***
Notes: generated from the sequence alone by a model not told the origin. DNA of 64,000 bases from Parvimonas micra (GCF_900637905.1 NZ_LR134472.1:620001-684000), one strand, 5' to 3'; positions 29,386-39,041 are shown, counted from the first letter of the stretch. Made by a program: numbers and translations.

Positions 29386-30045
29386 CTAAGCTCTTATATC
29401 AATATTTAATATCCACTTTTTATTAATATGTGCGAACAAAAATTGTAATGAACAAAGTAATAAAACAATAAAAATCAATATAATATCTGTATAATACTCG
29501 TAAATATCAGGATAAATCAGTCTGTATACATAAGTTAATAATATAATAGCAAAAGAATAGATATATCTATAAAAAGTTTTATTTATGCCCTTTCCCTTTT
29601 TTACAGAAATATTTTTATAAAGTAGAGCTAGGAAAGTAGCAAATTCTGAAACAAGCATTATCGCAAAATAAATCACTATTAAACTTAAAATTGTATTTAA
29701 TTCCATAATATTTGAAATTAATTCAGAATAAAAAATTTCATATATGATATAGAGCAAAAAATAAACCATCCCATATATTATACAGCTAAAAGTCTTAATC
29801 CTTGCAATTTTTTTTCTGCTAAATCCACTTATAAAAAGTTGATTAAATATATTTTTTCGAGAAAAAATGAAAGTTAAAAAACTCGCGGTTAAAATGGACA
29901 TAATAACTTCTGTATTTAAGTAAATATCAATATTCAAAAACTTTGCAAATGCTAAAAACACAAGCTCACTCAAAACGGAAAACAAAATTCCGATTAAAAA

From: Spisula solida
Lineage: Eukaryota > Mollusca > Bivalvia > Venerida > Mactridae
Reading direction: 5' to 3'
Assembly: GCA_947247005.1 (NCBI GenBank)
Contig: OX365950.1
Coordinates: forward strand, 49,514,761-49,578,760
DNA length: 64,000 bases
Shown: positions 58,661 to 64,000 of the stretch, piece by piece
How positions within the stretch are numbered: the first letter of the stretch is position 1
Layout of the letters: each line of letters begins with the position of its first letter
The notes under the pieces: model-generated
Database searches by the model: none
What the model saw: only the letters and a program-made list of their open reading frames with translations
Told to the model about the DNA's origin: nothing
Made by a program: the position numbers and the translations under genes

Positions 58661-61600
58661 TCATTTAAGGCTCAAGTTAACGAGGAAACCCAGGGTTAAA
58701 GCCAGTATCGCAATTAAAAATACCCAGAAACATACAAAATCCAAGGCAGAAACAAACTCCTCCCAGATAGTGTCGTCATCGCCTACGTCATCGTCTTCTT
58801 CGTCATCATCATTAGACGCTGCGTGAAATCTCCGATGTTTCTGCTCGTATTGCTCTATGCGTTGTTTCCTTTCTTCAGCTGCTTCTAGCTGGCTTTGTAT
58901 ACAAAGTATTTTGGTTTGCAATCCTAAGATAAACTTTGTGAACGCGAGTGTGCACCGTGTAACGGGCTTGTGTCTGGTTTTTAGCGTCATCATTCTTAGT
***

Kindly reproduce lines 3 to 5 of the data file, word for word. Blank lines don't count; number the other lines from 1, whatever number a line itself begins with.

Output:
29386 CTAAGCTCTTATATC
29401 AATATTTAATATCCACTTTTTATTAATATGTGCGAACAAAAATTGTAATGAACAAAGTAATAAAACAATAAAAATCAATATAATATCTGTATAATACTCG
29501 TAAATATCAGGATAAATCAGTCTGTATACATAAGTTAATAATATAATAGCAAAAGAATAGATATATCTATAAAAAGTTTTATTTATGCCCTTTCCCTTTT